Hepatitis is harmful for pregnant women and their babies; however, immunization can protect a woman and her unborn baby against it. Ideally, it is recommended to opt for the vaccinations before one becomes pregnant. It is recommended that all women planning pregnancy, be screened for hepatitis B because it’s possible that they have been infected, without knowing. A pre-pregnancy blood test can be taken up to see if you are immune to the disease. Following are the different types of Hepatitis and highlights how they are contracted:
Hepatitis A is a liver disorder which has some common symptoms such as fever, fatigue, and nausea. It isn’t usually as serious as the B version of the disease, and most of the times doesn’t affect an unborn baby, but in rare cases, it may contribute to premature labor and infection in the newborn. The Hepatitis A vaccine protects against this liver disease that spreads through contaminated food and water.
Hepatitis B virus causes liver inflammation, nausea, fatigue, and jaundice and may even lead to chronic liver disease, liver cancer, and death in some cases. A pregnant woman infected with hepatitis B can pass the infection to her baby during delivery. The infected babies hence have high risk of contracting serious liver diseases as an adult. Thus, it is extremely necessary for women to get screened for Hepatitis B, before conceiving and get immunized.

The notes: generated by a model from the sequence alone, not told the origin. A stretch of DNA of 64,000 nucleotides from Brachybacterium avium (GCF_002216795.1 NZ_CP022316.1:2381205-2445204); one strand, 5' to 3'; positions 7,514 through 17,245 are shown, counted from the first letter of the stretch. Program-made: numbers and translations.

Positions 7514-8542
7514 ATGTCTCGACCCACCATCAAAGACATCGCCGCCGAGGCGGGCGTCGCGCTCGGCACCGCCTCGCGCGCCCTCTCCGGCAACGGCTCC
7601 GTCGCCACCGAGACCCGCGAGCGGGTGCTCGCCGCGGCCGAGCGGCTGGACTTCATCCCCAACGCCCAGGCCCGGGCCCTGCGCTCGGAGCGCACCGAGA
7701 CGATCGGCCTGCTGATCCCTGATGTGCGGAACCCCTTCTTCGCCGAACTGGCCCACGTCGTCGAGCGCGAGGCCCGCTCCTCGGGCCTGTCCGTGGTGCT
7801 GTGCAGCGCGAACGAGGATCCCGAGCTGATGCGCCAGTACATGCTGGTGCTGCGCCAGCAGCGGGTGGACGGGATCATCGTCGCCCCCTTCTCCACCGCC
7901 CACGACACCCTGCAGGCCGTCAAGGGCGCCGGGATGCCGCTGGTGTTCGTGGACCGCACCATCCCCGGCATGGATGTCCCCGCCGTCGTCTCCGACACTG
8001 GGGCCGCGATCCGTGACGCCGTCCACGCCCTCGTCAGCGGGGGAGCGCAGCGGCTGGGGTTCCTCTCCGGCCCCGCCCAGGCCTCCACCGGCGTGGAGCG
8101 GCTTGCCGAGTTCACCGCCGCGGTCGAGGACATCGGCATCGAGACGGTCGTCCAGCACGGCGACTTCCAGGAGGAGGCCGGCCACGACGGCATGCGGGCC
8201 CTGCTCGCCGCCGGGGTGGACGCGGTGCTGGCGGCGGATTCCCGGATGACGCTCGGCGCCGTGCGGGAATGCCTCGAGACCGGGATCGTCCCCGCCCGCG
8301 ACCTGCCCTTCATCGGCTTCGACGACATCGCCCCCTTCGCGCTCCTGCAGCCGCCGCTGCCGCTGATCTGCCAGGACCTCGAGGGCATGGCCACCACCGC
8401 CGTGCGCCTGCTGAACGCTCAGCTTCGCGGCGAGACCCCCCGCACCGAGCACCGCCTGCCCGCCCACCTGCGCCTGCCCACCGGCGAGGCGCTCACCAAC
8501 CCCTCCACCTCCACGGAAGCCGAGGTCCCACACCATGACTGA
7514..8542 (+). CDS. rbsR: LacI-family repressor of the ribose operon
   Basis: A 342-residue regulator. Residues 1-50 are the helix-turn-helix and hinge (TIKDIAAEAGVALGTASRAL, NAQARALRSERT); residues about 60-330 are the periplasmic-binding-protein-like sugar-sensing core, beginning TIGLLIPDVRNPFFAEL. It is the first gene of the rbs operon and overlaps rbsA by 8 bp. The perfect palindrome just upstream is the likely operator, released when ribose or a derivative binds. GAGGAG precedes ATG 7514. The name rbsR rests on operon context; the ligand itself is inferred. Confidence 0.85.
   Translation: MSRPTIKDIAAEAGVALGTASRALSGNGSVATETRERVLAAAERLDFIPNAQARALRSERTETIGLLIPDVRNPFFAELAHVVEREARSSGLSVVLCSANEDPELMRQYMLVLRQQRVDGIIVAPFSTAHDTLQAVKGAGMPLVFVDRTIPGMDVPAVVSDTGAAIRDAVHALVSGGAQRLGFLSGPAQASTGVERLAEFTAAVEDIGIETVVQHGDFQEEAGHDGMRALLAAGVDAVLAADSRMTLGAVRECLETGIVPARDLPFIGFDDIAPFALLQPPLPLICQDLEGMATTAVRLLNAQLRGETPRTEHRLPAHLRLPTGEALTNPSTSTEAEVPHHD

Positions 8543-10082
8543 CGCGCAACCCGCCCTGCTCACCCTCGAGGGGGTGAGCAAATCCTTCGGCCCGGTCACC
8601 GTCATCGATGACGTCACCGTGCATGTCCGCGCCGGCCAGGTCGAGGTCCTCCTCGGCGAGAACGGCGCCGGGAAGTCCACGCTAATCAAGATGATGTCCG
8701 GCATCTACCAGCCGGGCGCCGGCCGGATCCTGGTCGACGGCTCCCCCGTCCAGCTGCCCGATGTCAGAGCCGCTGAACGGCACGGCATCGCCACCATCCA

Women in contact with the factors such as exposure to transfusions, contaminated needles, or injected drug are at high risk for Hepatitis C infection and should be screened before and during pregnancy. Although there is no preventive treatment at this time for hepatitis C infection that can influence the rate of transmission of the virus from mother to infant, one can protect themselves by knowing how hepatitis C is spread, and then by taking precautions to prevent infection.
Hepatitis E infection in liver, during pregnancy, especially in the third trimester, severe disease might lead to maternal death. Currently, there is no HEV vaccine available commercially, but following proper sanitation, good hygiene practices and taking precautions for handling food and water, such as drinking only bottled water, avoiding ice cubes in beverages, avoiding unpeeled fruits and vegetables, and washing hands, fruits and vegetables thoroughly with safe water before eating, can help preventing the infection.